Mitsubishi provided only “conceptual” proposals--for example, one proposal would have required workers to perform first-of-a-kind repairs in radioactive, confined areas as narrow as18 inches, with specialty tools that did not yet exist.
Mitsubishi, like the manufacturer of a “lemon” automobile, was unable to fix the defects in its product because they were so fundamental and pervasive. In this circumstance, SCE claims that the limitations are not enforceable, and Mitsubishi is therefore responsible for the full measure of damages incurred by SCE, the other SONGS owners and their customers.
UPDATE -- Saturday, July, 20, 2013.
Further actions have, as could have been expected, occurred relative to this story.
San Diego Electric & Gas, also a part owner of the San Onofre Nuclear Generating Station, has announced its own lawsuit against Mitsubishi Heavy Industries. Read about this action here.
Mitsubishi Heavy Industries has responded to the SCE action already; read about this here.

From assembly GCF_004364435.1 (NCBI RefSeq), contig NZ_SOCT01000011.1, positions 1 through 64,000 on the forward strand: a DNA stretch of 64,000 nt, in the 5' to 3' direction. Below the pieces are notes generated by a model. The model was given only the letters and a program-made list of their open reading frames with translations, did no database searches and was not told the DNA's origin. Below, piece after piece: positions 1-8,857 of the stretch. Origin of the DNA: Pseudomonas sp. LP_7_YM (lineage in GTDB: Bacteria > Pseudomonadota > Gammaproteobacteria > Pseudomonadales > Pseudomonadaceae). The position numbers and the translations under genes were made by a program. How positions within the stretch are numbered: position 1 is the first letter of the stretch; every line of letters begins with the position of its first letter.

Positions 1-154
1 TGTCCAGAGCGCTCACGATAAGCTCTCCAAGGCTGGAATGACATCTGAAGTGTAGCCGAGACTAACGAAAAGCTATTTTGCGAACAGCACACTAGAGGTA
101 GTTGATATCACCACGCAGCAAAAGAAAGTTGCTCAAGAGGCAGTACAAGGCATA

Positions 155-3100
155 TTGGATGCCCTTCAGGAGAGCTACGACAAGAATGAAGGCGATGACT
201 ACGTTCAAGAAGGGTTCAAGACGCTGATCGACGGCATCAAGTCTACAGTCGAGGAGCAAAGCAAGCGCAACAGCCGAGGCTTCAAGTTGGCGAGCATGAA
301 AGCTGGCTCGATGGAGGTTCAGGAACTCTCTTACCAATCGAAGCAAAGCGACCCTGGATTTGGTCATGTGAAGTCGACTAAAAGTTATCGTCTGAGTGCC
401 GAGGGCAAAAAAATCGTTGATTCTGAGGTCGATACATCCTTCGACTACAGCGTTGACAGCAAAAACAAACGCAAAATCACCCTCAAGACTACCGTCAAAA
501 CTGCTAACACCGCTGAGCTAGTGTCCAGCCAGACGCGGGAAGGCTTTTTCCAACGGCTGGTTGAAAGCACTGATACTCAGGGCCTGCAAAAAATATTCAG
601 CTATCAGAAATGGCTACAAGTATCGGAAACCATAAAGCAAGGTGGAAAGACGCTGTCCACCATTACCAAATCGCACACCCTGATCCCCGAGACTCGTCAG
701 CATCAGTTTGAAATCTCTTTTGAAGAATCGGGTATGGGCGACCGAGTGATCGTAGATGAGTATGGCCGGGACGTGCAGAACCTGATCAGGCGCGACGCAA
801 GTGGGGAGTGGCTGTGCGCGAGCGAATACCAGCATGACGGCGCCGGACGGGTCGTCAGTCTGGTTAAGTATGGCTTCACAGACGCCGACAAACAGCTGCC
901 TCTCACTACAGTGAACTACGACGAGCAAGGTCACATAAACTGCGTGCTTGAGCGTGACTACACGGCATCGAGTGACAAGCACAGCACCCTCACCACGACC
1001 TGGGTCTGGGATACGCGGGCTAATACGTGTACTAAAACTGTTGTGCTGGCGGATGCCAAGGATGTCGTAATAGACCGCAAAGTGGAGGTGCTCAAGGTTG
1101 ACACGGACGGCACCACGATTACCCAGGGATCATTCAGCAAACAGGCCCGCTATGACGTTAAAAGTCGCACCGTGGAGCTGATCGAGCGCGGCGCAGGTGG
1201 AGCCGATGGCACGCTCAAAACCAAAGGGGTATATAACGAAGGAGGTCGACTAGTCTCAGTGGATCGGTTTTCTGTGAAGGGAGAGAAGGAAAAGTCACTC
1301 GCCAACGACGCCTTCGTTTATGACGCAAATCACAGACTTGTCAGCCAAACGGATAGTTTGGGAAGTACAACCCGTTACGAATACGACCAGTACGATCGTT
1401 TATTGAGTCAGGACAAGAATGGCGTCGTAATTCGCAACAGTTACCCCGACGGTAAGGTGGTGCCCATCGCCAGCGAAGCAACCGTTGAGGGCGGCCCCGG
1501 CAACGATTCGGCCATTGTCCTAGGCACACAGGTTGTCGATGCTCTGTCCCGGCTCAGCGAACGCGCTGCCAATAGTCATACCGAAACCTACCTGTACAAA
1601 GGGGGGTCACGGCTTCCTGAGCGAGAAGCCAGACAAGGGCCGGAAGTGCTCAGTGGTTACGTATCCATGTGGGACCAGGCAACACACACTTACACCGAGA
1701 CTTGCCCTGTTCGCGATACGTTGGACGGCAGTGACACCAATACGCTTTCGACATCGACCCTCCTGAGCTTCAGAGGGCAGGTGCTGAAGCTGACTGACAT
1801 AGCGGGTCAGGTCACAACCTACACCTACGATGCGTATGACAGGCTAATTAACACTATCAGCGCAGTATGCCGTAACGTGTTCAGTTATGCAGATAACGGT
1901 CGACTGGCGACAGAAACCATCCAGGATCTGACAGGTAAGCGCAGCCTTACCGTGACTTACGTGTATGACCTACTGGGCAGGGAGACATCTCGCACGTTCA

BACKGROUND LINKS -- added Saturday, July 20, 2013
The announcement that San Onofre Nuclear Generating Station would be retired was made by Southern California Edison on June 7, 2013. Click here for the release.
In March, some redacted documents were released by the NRC, and I produced my analysis of the findings in a very detailed post; click here to see that post. This post also contains eight essential links to background information on the whole SONGS steam generator issue, including the popular steam generator articles on Atomic Power Review. If this topical situation is new to you, you won't want to miss all of these links.